How much snow settles?
Much of this snow fall does not settle, and the figures for snow on the ground (snow lying) are much lower. On average across the UK there’s only 15.6 days a year when snow is on the ground, compared to 26.2 days in Scotland. Again, most of the snow on the ground can be found in mountainous areas.
Thick fog blankets UK cities
Thick fog across much of UK caused travel disruptions on Monday with 10 percent of flights cancelled from London Heathrow, Europe’s busiest airport.
The Met Office said the fog could reduce visibility to less than 100 metres.
Heathrow said around 45 flights had been cancelled, while London City, Manchester, Leeds Bradford, Glasgow, Belfast, and Cardiff airports all reported delays.
In foggy conditions, airports have to switch to radar and “low visibility procedures” to ensure aircraft can taxi, takeoff and land safely.
Why do some places get more rain than places in UK?
The map shows a clear divide between the north-west and south-east of the UK. The prevailing warm moist westerly winds mean that the west of the UK is more likely to receive rainfall from Atlantic weather systems – in the form of frontal rainfall. These weather systems usually move from west to east across the UK and as they do so the amount of rainfall they deposit reduces.
This is because the mountains of the northern and western UK force the prevailing westerly winds to rise, which cools the air and consequently enhances the formation of cloud and rain in these locations (this is known as orographic enhancement). Of course, frontal and orographic rainfall are not the only rainfall mechanisms, but they are the most common in the UK.

Drivers and impacts of the seasonal weather in the UK
March 2014 – The UK has seen a run of seasonal weather over recent years that has had impacts and led to disruption across the country. The question for climate science is whether this seasonal weather is only part of the natural variability we expect, or if there is any connection to our changing climate. This synthesis paper investigates the role of natural variability and climate change in shaping these seasons.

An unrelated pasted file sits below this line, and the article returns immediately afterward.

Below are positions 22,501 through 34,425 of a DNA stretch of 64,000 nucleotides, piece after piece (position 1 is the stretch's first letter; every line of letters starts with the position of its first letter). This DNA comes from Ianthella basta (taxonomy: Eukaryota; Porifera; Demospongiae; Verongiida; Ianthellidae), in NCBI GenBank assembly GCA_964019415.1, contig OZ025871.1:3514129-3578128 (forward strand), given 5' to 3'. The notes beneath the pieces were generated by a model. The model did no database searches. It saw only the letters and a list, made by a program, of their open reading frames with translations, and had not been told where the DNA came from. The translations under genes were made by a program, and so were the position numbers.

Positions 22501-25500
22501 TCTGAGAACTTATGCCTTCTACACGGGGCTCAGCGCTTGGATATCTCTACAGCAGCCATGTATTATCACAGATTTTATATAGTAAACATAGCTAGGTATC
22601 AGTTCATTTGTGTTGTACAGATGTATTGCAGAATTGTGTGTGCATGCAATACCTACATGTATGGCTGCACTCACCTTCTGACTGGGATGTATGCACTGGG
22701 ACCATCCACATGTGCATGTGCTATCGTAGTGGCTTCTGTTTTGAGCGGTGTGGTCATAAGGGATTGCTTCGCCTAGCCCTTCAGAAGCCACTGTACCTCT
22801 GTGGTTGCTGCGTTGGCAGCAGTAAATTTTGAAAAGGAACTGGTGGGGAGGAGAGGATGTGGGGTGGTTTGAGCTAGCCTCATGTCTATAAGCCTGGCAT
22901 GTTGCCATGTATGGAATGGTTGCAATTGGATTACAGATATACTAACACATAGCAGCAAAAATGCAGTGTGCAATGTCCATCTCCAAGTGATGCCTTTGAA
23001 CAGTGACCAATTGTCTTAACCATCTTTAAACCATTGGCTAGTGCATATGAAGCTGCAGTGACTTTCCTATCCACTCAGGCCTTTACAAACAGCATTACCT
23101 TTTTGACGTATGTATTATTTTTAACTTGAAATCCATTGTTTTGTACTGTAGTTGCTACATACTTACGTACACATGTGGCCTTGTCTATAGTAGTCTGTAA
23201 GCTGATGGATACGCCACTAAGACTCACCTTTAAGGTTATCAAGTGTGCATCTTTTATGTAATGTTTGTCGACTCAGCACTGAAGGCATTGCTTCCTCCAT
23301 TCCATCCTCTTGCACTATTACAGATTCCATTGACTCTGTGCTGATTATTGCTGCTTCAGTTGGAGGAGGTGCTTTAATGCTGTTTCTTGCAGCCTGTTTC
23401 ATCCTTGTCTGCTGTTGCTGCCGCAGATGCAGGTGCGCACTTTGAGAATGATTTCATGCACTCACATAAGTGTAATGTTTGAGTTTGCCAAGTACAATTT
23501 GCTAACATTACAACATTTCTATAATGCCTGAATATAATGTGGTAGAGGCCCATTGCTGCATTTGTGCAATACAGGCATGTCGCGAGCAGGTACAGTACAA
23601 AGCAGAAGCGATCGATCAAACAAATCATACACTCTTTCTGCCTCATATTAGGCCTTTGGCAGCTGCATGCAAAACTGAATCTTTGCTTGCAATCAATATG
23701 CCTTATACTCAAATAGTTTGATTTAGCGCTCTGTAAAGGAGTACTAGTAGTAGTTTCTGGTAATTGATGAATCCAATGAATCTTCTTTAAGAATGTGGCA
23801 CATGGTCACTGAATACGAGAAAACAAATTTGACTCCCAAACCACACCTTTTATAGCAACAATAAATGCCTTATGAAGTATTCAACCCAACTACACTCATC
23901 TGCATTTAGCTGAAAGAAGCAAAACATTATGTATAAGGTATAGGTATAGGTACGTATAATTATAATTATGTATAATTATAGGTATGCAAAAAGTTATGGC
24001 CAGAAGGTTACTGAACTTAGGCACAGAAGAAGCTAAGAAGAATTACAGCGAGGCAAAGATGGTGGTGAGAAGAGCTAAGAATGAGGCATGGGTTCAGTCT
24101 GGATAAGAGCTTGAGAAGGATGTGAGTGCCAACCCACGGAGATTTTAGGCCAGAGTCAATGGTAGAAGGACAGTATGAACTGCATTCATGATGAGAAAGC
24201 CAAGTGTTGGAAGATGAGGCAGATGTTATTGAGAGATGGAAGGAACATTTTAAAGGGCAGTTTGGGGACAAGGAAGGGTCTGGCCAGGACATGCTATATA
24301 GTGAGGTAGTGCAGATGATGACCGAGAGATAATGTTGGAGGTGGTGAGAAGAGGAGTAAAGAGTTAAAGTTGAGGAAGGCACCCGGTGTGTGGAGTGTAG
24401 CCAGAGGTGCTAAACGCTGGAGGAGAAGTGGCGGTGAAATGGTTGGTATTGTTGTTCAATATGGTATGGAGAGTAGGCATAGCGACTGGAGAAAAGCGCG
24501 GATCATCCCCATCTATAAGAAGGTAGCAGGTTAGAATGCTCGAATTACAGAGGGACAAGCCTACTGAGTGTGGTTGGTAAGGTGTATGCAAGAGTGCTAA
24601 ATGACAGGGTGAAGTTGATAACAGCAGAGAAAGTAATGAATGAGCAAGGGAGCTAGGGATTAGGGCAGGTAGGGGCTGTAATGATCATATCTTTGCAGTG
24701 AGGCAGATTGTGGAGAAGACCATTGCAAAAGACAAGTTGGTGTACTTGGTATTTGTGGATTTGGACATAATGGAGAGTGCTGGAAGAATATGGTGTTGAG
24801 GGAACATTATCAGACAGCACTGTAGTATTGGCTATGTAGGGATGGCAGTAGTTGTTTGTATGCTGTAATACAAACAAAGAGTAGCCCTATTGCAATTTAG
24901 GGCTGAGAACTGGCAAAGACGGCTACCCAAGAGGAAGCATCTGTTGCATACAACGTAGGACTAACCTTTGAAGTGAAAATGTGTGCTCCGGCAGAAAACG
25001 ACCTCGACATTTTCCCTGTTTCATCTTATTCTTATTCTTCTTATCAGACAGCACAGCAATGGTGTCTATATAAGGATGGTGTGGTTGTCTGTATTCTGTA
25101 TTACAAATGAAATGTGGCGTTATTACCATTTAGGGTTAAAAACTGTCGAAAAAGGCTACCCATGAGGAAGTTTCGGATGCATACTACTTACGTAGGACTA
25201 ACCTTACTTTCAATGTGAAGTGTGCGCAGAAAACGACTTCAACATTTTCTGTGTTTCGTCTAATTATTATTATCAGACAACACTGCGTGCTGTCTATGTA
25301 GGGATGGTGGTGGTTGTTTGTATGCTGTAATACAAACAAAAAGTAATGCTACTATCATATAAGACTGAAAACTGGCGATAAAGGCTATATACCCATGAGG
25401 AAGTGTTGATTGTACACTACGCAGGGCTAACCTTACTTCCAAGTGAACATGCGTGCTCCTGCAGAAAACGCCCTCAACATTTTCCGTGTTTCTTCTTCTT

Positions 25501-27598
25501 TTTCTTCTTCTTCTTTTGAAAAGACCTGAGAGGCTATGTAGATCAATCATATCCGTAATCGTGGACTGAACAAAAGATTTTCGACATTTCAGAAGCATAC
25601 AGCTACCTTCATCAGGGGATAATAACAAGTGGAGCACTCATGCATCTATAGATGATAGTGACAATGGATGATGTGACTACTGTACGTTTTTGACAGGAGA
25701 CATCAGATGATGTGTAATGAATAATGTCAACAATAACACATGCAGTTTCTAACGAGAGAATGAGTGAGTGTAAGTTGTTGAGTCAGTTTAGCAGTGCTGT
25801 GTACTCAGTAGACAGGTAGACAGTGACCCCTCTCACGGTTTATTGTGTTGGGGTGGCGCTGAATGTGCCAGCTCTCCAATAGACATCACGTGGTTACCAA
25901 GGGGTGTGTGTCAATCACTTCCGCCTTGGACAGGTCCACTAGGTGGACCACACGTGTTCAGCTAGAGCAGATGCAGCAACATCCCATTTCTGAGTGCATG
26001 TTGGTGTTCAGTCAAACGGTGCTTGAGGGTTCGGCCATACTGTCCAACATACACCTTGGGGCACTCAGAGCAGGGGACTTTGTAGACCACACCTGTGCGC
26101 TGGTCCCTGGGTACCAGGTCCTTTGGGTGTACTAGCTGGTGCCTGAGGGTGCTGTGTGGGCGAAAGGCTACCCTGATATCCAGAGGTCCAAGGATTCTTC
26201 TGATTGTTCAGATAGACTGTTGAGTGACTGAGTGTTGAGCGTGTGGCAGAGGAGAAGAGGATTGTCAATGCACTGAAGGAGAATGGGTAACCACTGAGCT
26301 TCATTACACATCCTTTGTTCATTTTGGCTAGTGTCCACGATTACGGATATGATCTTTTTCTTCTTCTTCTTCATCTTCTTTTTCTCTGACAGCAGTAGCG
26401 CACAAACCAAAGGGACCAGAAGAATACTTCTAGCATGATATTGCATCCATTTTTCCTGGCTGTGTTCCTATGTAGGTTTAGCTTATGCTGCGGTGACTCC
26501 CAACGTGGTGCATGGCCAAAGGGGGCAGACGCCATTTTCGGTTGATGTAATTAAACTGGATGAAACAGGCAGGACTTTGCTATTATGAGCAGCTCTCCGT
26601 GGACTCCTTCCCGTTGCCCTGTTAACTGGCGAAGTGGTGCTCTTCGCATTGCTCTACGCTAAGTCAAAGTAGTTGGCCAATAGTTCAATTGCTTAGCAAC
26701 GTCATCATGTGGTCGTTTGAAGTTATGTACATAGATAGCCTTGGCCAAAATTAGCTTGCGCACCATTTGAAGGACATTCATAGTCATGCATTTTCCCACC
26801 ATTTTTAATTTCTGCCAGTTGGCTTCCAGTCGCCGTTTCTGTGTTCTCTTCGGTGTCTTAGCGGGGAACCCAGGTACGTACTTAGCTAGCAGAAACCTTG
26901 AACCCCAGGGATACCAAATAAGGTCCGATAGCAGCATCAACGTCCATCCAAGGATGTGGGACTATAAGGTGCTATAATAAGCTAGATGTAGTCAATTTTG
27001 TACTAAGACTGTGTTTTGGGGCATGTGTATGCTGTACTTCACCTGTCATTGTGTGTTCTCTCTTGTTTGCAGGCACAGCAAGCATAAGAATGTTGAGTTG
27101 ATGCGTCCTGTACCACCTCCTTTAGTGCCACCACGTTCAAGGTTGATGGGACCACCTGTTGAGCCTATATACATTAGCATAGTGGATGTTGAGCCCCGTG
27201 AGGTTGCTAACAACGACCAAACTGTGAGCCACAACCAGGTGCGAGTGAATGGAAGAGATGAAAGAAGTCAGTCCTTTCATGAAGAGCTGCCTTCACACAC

The UK has just experienced an exceptionally wet winter. Overall England and Wales have experienced their wettest January and winter season (December to February) since records began in 1766. The winter of 2013/14 is the latest in a run of seasonal weather that has had large impacts on the UK and across Europe over recent years, for example the cold winter of 2010/11, the wet summer of 2012 and the cold spring of 2013. This paper looks at recent examples in the context of seasons that are too hot, too cold, too wet or too dry.

In September 2013 Working Group I (WGI) of the Intergovernmental Panel on Climate Change published its 5th Assessment Report (AR5). It concluded that warming of the climate system is unequivocal, and it is extremely likely that human influence has been the dominant cause of the observed warming since the mid-20th century. This paper focuses on what this means for the UK and addresses the question of what the role of climate change and natural variability is in extreme seasons.

Research shows that when viewed over long-term averages, the UK is expected to see more frequent milder, wetter winters and more frequent hotter, drier summers in the future. The role of human influence on our climate is already detectable on summertime heat waves. But the UK has seasonal weather that also varies hugely from year to year due to natural processes.